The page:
For Women Only: Part 2

13 07 2005

Previous Post on this Book

As promised, here’s the review continuation from yesterday of Shaunti Feldhahn’s For Women Only: What You Need to Know About the Inner Lives of Men. Click the title to purchase a copy.

Chapter 3: The Performance of a Lifetime – Why You Mr. Smooth Looks So Impressive but Feels Like an Imposter.

Feldhahn also has a website with further information and the study used to write this book. (Note: To view the survey information, you must become a “member” – but, membership is free. It just requires registration with the website.) Check the sidebar under “Next to My Bed” for a link to my listing of all reviews on this title.

Chapter 3: The Performance of a Lifetime – Why You Mr. Smooth Looks So Impressive but Feels Like an Imposter.

Despite the confidence and boldness that your husband displays on the outside, inside he’s terrified that we’ll discover he’s not “all that.” Secretly he buries this inside and hopes no one will ever find out.

Feldhahn supports this premise with two career questions from the survey. Sixty-seven percent of respondents reported they try to look and feel confident, but realize they are not. This is opposed to the 33% who are always confident. Only 16% report that taking risks at work is no problem for them.

One thing is certain: The idea of someone thinking he can’t cut it is humiliating – a feeling every man wants to avoid at all costs. So he puts up a good front so others will think he’s highly competent.

Men feel their life is always under scrutiny – they are being judged on every particular detail. This also relates back to the last chapter on respect and trust. A joke at his expense may really be cutting to the core of his soul, exposing something he’s secretly been hoping no one would notice. Then we, his wife, just lay it on out there in jest.

While work presents these challenges and links them with another insecurity (the need to provide, talked about in the next chapter), at home he feels that his worth is without a true measure.

Not surprisingly, men said they judge themselves – and feel that others judge them – based on the happiness and respect of their wives.

So if we are happy, then that must mean they are doing a good job. Ouch. Again, we women carry a special burden for our husbands. We are the measure of his success at home. Our smiles radiate it. Our frowns confirm failures.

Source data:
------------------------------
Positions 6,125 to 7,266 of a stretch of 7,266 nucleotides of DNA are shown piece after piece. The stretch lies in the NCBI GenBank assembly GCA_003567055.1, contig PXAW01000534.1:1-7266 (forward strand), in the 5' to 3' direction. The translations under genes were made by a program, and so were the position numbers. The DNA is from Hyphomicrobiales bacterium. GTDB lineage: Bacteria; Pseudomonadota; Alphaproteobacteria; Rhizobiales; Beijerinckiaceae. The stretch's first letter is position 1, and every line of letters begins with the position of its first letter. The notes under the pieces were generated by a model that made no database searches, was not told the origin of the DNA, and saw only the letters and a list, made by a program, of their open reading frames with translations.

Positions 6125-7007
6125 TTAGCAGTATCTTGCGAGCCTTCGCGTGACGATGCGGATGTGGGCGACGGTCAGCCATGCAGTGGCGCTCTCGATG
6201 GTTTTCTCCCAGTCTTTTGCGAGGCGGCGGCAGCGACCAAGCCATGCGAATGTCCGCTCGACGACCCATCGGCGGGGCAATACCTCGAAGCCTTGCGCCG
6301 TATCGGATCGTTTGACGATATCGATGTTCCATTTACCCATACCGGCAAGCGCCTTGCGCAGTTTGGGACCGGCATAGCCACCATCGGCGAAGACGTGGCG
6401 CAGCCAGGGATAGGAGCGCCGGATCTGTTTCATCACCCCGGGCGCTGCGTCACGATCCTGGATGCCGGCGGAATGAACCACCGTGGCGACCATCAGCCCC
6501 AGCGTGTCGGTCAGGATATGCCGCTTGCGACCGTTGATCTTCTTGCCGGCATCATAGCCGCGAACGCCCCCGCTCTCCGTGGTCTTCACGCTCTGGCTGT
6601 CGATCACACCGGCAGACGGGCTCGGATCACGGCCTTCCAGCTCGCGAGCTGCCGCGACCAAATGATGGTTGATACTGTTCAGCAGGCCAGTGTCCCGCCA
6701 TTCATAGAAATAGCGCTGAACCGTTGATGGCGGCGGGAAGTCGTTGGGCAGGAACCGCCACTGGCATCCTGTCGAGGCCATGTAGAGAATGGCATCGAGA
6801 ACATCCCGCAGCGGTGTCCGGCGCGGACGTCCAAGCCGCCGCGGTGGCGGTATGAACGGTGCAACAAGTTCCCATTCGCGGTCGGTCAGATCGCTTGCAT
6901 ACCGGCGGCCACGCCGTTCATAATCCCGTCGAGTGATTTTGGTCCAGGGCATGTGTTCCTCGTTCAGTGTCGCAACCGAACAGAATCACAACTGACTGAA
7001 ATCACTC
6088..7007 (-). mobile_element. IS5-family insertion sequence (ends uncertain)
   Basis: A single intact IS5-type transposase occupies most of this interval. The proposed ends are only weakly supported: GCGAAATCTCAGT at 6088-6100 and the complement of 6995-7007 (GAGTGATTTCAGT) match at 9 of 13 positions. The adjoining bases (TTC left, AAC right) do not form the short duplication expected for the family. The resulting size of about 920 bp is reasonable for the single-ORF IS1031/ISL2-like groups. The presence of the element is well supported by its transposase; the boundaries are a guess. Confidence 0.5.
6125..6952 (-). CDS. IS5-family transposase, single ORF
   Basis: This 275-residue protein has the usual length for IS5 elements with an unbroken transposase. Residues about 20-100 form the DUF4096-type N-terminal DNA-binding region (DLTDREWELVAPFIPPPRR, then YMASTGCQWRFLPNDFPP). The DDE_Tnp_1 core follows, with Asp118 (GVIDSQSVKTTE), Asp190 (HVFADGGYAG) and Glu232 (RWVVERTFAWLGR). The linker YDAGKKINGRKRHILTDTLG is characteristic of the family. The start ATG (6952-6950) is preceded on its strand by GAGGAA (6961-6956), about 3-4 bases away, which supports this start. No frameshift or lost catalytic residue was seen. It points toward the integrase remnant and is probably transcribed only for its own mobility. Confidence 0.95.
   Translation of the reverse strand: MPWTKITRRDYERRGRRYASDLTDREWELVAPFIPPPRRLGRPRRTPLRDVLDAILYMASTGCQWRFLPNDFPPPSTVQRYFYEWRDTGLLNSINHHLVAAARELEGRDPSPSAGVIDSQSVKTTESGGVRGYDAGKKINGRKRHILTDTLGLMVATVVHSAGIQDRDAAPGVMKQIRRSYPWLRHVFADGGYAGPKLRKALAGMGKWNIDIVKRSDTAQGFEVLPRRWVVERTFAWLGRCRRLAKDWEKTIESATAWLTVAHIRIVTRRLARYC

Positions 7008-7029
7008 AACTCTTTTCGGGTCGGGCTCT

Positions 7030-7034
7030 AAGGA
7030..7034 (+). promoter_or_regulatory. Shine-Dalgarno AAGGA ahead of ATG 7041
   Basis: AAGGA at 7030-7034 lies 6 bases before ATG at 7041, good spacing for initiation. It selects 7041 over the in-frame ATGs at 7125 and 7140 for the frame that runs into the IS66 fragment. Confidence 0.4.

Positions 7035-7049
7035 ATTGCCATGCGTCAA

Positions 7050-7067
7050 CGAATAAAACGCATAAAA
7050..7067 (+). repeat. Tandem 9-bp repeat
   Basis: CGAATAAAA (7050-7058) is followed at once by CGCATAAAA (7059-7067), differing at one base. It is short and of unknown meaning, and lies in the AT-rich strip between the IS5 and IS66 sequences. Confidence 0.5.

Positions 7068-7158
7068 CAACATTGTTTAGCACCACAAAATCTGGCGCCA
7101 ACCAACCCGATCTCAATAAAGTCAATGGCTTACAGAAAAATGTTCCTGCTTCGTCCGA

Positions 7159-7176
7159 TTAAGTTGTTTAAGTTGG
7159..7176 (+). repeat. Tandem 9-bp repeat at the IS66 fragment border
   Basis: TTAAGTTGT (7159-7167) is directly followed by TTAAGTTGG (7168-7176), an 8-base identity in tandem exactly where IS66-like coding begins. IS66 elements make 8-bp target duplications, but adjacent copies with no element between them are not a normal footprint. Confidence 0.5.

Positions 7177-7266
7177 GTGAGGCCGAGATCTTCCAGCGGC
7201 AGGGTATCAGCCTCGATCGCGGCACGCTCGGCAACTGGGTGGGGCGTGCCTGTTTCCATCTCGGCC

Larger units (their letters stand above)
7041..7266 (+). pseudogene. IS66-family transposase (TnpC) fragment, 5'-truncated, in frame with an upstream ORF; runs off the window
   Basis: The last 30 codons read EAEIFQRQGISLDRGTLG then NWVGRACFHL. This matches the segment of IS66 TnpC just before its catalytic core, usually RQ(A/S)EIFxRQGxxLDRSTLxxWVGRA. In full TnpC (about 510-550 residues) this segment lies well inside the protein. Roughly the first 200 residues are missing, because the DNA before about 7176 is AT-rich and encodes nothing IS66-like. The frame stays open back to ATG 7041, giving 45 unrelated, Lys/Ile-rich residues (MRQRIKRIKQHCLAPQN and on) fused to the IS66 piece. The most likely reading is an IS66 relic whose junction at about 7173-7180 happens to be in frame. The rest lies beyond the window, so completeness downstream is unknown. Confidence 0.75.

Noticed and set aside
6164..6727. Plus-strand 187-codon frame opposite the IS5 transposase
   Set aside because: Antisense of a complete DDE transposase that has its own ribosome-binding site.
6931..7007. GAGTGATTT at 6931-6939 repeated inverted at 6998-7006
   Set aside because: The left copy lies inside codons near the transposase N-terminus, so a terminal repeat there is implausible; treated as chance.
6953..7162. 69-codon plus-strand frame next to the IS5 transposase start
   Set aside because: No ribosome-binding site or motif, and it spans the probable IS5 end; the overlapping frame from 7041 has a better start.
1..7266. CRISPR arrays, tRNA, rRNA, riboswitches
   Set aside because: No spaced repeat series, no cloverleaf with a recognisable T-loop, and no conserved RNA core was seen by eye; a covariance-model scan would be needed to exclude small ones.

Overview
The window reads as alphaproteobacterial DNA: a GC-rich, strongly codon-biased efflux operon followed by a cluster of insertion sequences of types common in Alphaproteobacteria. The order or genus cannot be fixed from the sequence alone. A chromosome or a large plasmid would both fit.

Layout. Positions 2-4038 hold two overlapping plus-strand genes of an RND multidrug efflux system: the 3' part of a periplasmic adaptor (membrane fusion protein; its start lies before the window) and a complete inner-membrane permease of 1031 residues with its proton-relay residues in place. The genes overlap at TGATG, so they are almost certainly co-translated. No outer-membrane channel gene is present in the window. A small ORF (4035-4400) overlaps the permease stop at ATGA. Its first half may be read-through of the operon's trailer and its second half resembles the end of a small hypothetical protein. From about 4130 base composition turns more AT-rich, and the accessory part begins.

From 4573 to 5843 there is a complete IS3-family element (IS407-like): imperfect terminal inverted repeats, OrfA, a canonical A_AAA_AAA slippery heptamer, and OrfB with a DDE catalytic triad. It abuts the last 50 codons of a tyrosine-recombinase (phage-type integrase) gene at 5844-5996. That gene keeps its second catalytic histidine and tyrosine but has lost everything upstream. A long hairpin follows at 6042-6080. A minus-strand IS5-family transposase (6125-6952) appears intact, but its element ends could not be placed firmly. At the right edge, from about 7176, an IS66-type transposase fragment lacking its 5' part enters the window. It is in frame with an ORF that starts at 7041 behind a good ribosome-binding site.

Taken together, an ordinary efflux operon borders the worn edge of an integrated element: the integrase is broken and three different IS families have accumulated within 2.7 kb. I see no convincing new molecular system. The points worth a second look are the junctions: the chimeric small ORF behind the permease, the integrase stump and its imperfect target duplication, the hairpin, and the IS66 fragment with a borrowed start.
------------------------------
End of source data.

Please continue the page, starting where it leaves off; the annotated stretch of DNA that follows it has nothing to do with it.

What Can We Do?
Feldhahn suggests – affirm, affirm, affirm. We should be building up our husbands. (I think I’ve heard this somewhere before.) Lack of affirmation could take him to other things – pornography, adultery to name the most serious. Make his home a castle with high walls and let it be safe there. Support him. Love on him. Help him to build the confidence he needs to have when he leaves the castle.

I’ve been here, too. In fact we’re building our castle right before our eyes as Gil works on the screen porch and I’m tending to some details inside. It’s an experience that we’re going through together. I’m grateful to be reading this book at this time.

Reviewer Note: I am trying to pare down the details in my reflections some in order to encourage readers to explore the material themselves, rather than just counting on this presentation of it. So read the book. It’s got a full rundown of the issues and is presented well.

Next Post on this Book




5 responses

13 07 2005

Hey, I saw your info on another blog I frequent – Unretouched Photo, and saw that you live in my area. I just wanted to say HI!

13 07 2005
Kim in ON

I saw this today at the bookstore, and I was going to buy it, but I decided I’d read your reviews first.

13 07 2005

It is unusual that I watch TV, but tonight I happened to see an episode of Home Improvement and was instantly reminded of Chapters 2 and 3 of this book.

How often have we seen the character of Tim Taylor maligned by his wife and family in public? Tonight’s episode features Jill beating Tim at bowling using girlie techniques – reciting “Ashes, ashes we all fall down” as she throws the ball. They have a bet on the game that the loser will kiss the others feet in public.

Those who have watched the show regularily realize that the character Tim is no stranger to this type of behavior. The funny part is, it’s painted as “acceptable” behavior by the media, when the results of Feldhahn’s study’s show that typically this kind of treatment would be reprehensible to men. They not only would probably not act with as much grace as Tim’s character shows, but also would not likely have the stable marriage portrayed in the series.

Plus, this is a sit-com that’s been on our airwaves for probably around 15 years and is loved by all, highly acclaimed and family-oriented. Sad to see that even in something like this, wrong messages that tear down families are being touted and taught.

Am I being too harsh? How much does TV affect culture and define what is acceptable?

Just a thought to ponder.

26 07 2005

I just began reading your posts on this book so I’m late in responding. No, I don’t think you’re being too harsh. Many tv shows about family life have the wives and children putting dad down. (Remember that horrible “Married, With Children”?) Dad looks like a doofus in everyone’s eyes. The mother looks like the hero of the family. I don’t know how they pull it off that this couple has a successful marriage because in real life this would be such a point of dispute.

19 01 2006
Allison Trump

This is cool, you have to try it. I guessed 10851, and this game guessed it! See it here –

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